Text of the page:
fMRI Lateralization of Expressive Language in Children with Cerebral Lesions
Article first published online: 7 JUN 2006
Volume 47, Issue 6, pages 998–1008, June 2006
How to Cite
Anderson, D. P., Harvey, A. S., Saling, M. M., Anderson, V., Kean, M., Abbott, D. F., Wellard, R. M. and Jackson, G. D. (2006), fMRI Lateralization of Expressive Language in Children with Cerebral Lesions. Epilepsia, 47: 998–1008. doi: 10.1111/j.1528-1167.2006.00572.x
- Issue published online: 7 JUN 2006
- Article first published online: 7 JUN 2006
- Accepted February 12, 2006.
- Cerebral lesions
Summary: Purpose: Lateralization of language function is crucial to the planning of surgery in children with frontal or temporal lobe lesions. We examined the utility of functional magnetic resonance imaging (fMRI) as a determinant of lateralization of expressive language in children with cerebral lesions.
Methods: fMRI language lateralization was attempted in 35 children (29 with epilepsy) aged 8–18 years with frontal or temporal lobe lesions (28 left hemisphere, five right hemisphere, two bilateral). Axial and coronal fMRI scans through the frontal and temporal lobes were acquired at 1.5 Tesla by using a block-design, covert word-generation paradigm. Activation maps were lateralized by blinded visual inspection and quantitative asymmetry indices (hemispheric and inferior frontal regions of interest, at p < 0.001 uncorrected and p < 0.05 Bonferroni corrected).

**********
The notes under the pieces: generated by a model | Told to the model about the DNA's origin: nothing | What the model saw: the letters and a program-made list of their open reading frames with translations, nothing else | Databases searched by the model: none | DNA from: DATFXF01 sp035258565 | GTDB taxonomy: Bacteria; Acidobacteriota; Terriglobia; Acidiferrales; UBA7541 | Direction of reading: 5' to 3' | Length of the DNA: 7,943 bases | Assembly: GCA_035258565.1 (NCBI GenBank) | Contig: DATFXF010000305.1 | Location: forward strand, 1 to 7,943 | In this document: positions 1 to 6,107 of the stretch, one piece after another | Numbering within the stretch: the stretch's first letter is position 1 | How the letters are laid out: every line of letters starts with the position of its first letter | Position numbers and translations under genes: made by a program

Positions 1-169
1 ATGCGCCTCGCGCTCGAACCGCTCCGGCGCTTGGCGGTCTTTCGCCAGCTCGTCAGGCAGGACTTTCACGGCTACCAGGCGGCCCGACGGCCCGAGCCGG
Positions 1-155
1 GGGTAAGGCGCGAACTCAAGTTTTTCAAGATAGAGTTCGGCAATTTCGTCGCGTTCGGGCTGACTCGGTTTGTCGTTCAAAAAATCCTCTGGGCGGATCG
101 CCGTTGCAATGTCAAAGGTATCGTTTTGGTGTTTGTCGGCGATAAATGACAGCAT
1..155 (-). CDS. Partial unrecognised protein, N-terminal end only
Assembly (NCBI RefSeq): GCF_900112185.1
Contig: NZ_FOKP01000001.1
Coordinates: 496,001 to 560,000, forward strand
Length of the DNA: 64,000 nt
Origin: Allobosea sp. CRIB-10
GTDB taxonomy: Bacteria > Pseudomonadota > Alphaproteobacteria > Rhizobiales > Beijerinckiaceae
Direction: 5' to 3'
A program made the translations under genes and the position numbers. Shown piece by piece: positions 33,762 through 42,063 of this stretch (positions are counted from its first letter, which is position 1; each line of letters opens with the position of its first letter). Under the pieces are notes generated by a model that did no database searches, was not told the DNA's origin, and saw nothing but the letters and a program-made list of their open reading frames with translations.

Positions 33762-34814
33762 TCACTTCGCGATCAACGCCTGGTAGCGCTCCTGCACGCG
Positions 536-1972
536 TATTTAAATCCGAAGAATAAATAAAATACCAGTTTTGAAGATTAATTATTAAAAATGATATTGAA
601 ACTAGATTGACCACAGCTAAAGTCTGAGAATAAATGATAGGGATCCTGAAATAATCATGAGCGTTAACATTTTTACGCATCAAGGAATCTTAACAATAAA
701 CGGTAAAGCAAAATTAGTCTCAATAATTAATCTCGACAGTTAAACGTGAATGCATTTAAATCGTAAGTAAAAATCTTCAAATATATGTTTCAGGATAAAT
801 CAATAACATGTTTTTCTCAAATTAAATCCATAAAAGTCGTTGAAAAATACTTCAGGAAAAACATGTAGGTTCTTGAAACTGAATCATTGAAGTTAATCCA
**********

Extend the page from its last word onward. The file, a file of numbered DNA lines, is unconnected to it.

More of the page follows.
Results: Thirty children showed significant activation in the inferior frontal gyrus. Lateralization by visual inspection was left in 21, right in six, and bilateral in three, and concordant with hemispheric and inferior frontal quantitative lateralization in 93% of cases. Developmental tumors and dysplasias involving the inferior left frontal lobe had activation overlying or abutting the lesion in five of six cases. fMRI language lateralization was corroborated in six children by frontal cortex stimulation or intracarotid amytal testing and indirectly supported by aphasiology in a further six cases. In two children, fMRI language lateralization was bilateral, and corroborative methods of language lateralization were left. Neither lesion lateralization, patient handedness, nor developmental versus acquired nature of the lesion was associated with language lateralization. Involvement of the left inferior or middle frontal gyri increased the likelihood of atypical language lateralization.
Conclusions: fMRI lateralizes language in children with cerebral lesions, although caution is needed in interpretation of individual results.